National Science Teaching Association

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The National Science Teaching Association (NSTA), founded in 1944 (as the National Science Teachers Association) and headquartered in Arlington, Virginia, is an association of science teachers in the United States and is the largest organization of science teachers worldwide. NSTA's current membership of more than 57,000 includes science teachers, science supervisors, administrators, scientists, business and industry representatives, and others involved in and committed to science education.

The Association publishes a professional journal for each level of science teaching; a newspaper, NSTA Reports; and many other educational books and professional publications. Each year NSTA conducts a national conference and a series of area conferences. These events attract over 30,000 attendees annually. The Association serves as an advocate for science educators by keeping its members and the general public informed about national issues and trends in science education.[1]


NSTA was formed by the merger of two existing professional organizations, the American Science Teachers Association and the American Council of Science Teachers, at a July 1944 meeting in Pittsburgh, Pennsylvania.[2] The organization was initially headquartered at Cornell University.[3] This first permanent headquarters, purchased in 1972, was located on Connecticut Avenue in Washington, D.C and then moved to Arlington, Virginia in 1994.[2]

Position statements[edit]

NSTA is engaged in an ongoing effort to "identify the qualities and standards of good science education," publishing its findings in the form of position statements.[4] These position statements are developed by science educators, scientists, and other national experts in science education, and the input of NSTA's membership is solicited before final approval by the board of directors. Over 35 topics are covered, including The Nature of Science, Safety and Science Instruction, The Teaching of Evolution, Environmental education, Responsible Use of Live Animals and Dissection in the Science Classroom, Gender Equity in Science Education, and Use of the Metric System.

In 2018, the NSTA urged teachers to "emphasize to students that no scientific controversy exists regarding the basic facts of climate change."[5]

Science Matters[edit]

Science Matters[6] is a major public awareness and engagement campaign designed to rekindle a national sense of urgency and action among schools and families about the importance of science education and science literacy. Science Matters builds on the success of the Building a Presence for Science program, first launched in 1997 as an e-networking initiative to assist teachers of science with professional development opportunities. The Building a Presence for Science network—now the Science Matters network—reaches readers in 34 states and the District of Columbia.[7]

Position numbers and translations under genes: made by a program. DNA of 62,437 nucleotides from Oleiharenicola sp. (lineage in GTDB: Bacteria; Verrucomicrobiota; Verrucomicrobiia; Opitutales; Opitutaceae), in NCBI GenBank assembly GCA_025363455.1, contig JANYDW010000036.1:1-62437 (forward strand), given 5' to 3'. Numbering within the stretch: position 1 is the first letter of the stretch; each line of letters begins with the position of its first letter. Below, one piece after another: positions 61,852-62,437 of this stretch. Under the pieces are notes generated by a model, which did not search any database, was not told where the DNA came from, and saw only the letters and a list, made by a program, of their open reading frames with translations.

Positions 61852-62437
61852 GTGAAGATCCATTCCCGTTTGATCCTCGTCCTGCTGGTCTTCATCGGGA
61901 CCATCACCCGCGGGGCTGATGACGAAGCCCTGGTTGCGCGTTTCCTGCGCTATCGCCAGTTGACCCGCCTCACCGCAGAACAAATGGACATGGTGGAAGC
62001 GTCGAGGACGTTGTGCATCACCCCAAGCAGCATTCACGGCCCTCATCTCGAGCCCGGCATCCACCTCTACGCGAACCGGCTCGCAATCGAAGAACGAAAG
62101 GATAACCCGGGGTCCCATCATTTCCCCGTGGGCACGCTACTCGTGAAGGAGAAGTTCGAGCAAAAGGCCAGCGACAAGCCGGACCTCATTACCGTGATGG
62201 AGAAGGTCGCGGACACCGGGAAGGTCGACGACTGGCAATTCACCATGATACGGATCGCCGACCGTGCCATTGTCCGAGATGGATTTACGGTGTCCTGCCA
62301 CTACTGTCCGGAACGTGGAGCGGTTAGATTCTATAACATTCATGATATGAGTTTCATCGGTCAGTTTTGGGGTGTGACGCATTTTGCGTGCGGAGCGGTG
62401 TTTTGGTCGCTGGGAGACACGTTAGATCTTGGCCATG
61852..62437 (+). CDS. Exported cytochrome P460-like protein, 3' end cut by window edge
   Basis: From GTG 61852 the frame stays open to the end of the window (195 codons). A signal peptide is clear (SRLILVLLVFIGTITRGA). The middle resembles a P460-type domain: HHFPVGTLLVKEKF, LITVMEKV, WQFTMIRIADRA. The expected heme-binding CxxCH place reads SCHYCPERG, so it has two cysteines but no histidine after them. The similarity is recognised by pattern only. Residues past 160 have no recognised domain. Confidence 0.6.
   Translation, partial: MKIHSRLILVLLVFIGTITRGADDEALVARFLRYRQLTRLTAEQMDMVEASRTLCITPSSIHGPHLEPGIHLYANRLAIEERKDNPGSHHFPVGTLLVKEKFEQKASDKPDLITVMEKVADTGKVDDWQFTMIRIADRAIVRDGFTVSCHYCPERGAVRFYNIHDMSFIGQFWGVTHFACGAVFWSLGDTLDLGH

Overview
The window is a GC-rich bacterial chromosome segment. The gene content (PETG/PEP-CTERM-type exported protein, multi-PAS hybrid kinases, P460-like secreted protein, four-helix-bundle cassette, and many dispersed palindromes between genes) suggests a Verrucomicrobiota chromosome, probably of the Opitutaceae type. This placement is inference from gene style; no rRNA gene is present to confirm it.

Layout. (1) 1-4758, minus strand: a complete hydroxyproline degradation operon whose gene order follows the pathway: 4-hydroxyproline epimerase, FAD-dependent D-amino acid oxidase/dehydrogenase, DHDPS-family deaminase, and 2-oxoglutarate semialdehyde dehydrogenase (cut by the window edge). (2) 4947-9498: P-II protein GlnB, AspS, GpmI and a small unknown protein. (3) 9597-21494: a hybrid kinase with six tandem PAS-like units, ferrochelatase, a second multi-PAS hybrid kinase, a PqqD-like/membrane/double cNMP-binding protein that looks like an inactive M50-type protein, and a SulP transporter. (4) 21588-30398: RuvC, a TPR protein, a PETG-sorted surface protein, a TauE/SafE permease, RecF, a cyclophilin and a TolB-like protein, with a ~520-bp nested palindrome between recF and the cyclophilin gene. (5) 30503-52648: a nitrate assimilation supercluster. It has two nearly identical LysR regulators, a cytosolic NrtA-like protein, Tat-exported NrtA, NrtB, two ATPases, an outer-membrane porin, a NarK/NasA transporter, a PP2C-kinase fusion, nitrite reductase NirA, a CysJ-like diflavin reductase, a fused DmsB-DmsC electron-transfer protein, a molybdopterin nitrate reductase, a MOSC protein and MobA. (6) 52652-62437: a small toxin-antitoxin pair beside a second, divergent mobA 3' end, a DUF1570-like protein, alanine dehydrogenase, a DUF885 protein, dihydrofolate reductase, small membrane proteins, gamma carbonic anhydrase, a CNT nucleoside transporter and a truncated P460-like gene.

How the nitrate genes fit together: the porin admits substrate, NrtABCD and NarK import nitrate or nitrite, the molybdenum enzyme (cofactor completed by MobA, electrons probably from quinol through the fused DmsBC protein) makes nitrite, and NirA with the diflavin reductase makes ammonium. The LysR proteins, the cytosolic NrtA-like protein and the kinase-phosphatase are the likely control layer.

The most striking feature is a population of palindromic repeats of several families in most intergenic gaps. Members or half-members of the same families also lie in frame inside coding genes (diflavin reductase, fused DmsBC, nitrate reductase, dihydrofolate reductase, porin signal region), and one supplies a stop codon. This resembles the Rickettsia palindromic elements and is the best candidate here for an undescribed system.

Peer-reviewed journals:

  • Science and Children, elementary level, established in 1963[8]
  • Science Scope, middle level, established in 1983[8]
  • The Science Teacher, high school, established in 1950[8]
  • Journal of College Science Teaching[9]
  • NSTA Recommends — review recommendations of science-teaching materials[10]
  • Connected Science Learning', linking in-school and out-of-school STEM learning


NSTA's publishing arm, NSTA Press,[11] publishes 20–25 new titles per year. The NSTA Science Store[12] offers selected publications from other publishers in addition to NSTA Press books.

NSTA student chapters[edit]

In addition to state/province chapters and associated groups,[13] NSTA has over 100 student chapters.[14] NSTA and the student chapters are separate but interdependent organizations that have elected to ally themselves to encourage professional development and networking of preservice teachers of science from across the United States and Canada.

NSTA affiliates[edit]

As of 2018, NSTA has the following affiliates:

National Conference keynote speaker[edit]

Actress and neuroscientist Dr. Mayim Bialik spoke[15] at NSTA's 2014 National Conference on "The Power of One Teacher."[16]

See also[edit]


  1. ^ NSTA. "About NSTA: An Overview". Retrieved 2007-12-12.
  2. ^ a b Pratt, Harold (2002). "National Science Teachers Association". Encyclopedia of education. Guthrie, James W. (Ed.) (2nd ed.). New York: Macmillan Reference USA. p. 1791. ISBN 9780028655949. OCLC 49872009.
  3. ^ "The National Science Teachers Association". Science. 99 (2573): 316. April 21, 1944. doi:10.1126/science.99.2573.316. JSTOR 1671415. PMID 17737223.
  4. ^ NSTA. "NSTA Position Statements". Retrieved 2014-04-11.
  5. ^ McKenna, Phil (2018-09-13). "National Teachers Group Confronts Climate Denial: Keep the Politics Out of Science Class". InsideClimate News. Retrieved 2020-01-17.
  6. ^ NSTA. "Science Matters". Retrieved 2007-12-12.
  7. ^ "About NSTA: An Overview". 1997–2010. Retrieved 2010-05-17.
  8. ^ a b c Lehman, Jeffrey R. (1999). Historical dictionary of American education. Altenbaugh, Richard J., (Ed.). Westport, Conn: Greenwood Press. p. 252. ISBN 9780313285905. OCLC 49569806.
  9. ^ NSTA Journal of College Science Teaching. Retrieved on 2010-05-18
  10. ^ "NSTA Recommends". NSTA. Retrieved November 4, 2016.
  11. ^ NSTA NSTA Press. Retrieved on 2010-05-18
  12. ^ NSTA NSTA Science Store. Retrieved on 2010-05-18
  13. ^ NSTA. "NSTA Chapters and Associated Groups". Retrieved 2014-04-11.
  14. ^ NSTA. "NSTA Student Chapters". Retrieved 2014-04-11.
  15. ^ WebsEdgeEducation. "2014 NSTA Conference General Session Highlights". Retrieved 2014-04-10.
  16. ^ NSTA. "NSTA Pressroom". Retrieved 2014-04-10.

External links[edit]